Africa’s city boom begs for home-grown knowledge
- Research on African urban issues are predominantly shaped by research from the global North
- African cities need to shape their futures in a sustainable and resilient manner
- Train urban researchers locally, and engage managers with expertise in African cities
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[NAIROBI] Africa’s cities are booming, but the fastest urbanisation rates in the world need to be met with local urban planning knowledge, sustainable city experts say.
African cities are largely shaped by research from the global North, but the continent’s unique needs make local urban research and development critical, a new report says.
While the bulk of urbanisation in Africa has not yet occurred, African cities are experiencing the fastest urbanisation rates in the world, the report says. African cities should quickly act to ensure that knowledge unique to the continent is used to aid urban development.
“In Africa, there is the need to build a strong human capacity in sustainable urban planning and development.”
Paul Syagga, University of Nairobi
“Research on African urban issues are predominantly shaped by research from the global North because of its [Africa’s] colonial ties with these nations,” says Sylvia Croese, the report’s co-author and urban sociologist with the African Centre for Cities at South Africa’s University of Cape Town.
Croese tells SciDev.Net that the pace and scale of urbanisation in Africa is unprecedented and more than three-quarters of residential areas developed on the continent between 1990 and 2014 were informal and unplanned.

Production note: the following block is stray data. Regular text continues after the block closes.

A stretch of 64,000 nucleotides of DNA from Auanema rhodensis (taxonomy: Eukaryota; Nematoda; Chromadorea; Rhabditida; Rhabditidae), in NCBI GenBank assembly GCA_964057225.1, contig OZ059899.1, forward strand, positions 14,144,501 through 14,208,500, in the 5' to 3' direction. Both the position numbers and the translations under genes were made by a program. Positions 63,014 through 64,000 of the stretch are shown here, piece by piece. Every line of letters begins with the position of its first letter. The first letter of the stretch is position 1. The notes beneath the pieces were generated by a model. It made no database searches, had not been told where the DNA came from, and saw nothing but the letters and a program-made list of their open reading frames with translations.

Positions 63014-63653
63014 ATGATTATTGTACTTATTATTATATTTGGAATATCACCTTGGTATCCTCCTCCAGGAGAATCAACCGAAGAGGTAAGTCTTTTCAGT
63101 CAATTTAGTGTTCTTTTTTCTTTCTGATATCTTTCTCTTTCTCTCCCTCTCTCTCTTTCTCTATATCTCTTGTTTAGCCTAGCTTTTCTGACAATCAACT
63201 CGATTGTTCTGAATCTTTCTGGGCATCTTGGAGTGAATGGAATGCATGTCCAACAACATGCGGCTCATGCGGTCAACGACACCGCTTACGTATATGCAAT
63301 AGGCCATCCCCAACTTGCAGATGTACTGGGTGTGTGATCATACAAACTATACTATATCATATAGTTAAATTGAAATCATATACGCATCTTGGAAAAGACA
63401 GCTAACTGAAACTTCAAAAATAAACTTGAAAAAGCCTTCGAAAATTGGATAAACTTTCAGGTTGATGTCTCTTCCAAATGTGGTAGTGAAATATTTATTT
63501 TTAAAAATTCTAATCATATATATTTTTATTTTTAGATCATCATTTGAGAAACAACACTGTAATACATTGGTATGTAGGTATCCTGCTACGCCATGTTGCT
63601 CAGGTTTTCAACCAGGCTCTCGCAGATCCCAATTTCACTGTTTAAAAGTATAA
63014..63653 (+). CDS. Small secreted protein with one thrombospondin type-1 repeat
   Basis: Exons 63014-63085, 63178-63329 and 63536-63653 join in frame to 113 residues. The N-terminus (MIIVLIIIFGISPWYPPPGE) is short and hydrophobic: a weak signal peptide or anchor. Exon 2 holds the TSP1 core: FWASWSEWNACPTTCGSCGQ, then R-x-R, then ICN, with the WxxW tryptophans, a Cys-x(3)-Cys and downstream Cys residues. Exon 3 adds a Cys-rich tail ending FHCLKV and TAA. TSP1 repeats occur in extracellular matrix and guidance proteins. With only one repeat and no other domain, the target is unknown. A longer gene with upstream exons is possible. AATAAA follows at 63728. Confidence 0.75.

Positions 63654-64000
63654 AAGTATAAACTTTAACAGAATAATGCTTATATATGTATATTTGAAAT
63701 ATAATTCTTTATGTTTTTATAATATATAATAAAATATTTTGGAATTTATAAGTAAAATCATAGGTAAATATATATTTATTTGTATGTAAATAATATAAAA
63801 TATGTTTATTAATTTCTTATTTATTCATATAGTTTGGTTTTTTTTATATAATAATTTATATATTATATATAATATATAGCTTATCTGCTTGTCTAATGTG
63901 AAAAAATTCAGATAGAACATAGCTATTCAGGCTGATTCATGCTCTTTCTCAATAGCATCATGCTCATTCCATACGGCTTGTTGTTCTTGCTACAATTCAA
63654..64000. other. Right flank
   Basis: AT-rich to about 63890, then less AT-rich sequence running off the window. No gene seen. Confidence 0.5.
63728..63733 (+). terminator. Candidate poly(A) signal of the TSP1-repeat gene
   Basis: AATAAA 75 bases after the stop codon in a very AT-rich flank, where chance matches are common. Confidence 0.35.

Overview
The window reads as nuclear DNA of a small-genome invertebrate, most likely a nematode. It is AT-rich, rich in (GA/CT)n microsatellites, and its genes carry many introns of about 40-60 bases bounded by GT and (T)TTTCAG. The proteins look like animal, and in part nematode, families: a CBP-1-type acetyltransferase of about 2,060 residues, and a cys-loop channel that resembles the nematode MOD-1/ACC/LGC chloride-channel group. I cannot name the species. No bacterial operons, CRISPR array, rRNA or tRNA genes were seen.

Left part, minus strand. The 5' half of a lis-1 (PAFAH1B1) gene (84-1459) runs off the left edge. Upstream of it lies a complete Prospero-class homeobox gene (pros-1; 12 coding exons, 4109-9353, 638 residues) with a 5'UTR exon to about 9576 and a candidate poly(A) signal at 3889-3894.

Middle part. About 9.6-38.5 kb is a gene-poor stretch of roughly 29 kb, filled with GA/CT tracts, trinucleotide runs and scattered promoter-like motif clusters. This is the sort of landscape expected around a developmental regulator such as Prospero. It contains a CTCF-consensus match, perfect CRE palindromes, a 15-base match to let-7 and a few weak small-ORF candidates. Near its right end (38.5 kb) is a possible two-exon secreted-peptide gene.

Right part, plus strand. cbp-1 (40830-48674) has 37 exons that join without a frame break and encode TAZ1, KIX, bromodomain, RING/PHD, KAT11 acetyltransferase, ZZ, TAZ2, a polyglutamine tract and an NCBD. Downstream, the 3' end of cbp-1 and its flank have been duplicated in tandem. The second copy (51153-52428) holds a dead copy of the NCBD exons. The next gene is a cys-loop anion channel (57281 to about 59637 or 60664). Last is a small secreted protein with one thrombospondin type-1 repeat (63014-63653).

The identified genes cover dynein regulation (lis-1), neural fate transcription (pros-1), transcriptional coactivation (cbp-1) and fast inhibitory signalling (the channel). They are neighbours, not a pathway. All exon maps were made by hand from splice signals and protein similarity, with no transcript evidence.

“Although many frameworks and tools for generating knowledge are relevant to African contexts, more attempts should be made to support the development of African research theories and framing to grasp the problems and solutions in their specific context,” the report says.
The report is based on case studies resulting from the five-year Leading Integrated Research for Agenda 2030 in Africa programme being implemented by the International Science Council and the Network of African Science Academies. It calls for African cities to shape their futures in a sustainable and resilient manner.
Mabel Nechia Wantim, a co-author of the report and a researcher at the University of Buea, Cameroon, says that the challenges of sustainable urban development in Africa can best be met using science, policy and society.
Wantim says that the success of Africa’s response to complex urban challenges will largely depend on the continent’s ability to mobilise diverse types of knowledge and connect that multifaceted knowledge with decision-making and practice.
The report says that unlike many African cities, those in the global North resulted from industrialisation. In Angola, for example, city growth and development has been largely fuelled by government revenues derived from oil production.
Home-grown transdisciplinary research and sustainable cities training is urgently needed in Africa to address challenges confronting African cities, such as informal settlements, according to Wantim.
Paul Syagga, a professor of land economics at Kenya’s University of Nairobi, who was not involved in publishing the report, tells SciDev.Net that African cities are mostly based on rural-urban migrations.
“In Africa, there is the need to build a strong human capacity in sustainable urban planning and development, directing how things are being done and with the support of the political class who controls power,” he says.“We need to start from the known to the unknown with urban city managers with expertise, mission and vision for sustainable cities in Africa.
“Employ managers locally trained in urban planning, surveying and engineering then send them abroad to share knowledge and learn.”
The report identifies urban development issues including informal settlements and housing in African cities such as Luanda in Angola, Buea and Limbe in Cameroon, Addis Ababa in Ethiopa, Nairobi in Kenya, Durban in South Africa and Kampala in Uganda.
This piece was produced by SciDev.Net’s Sub-Saharan Africa English desk.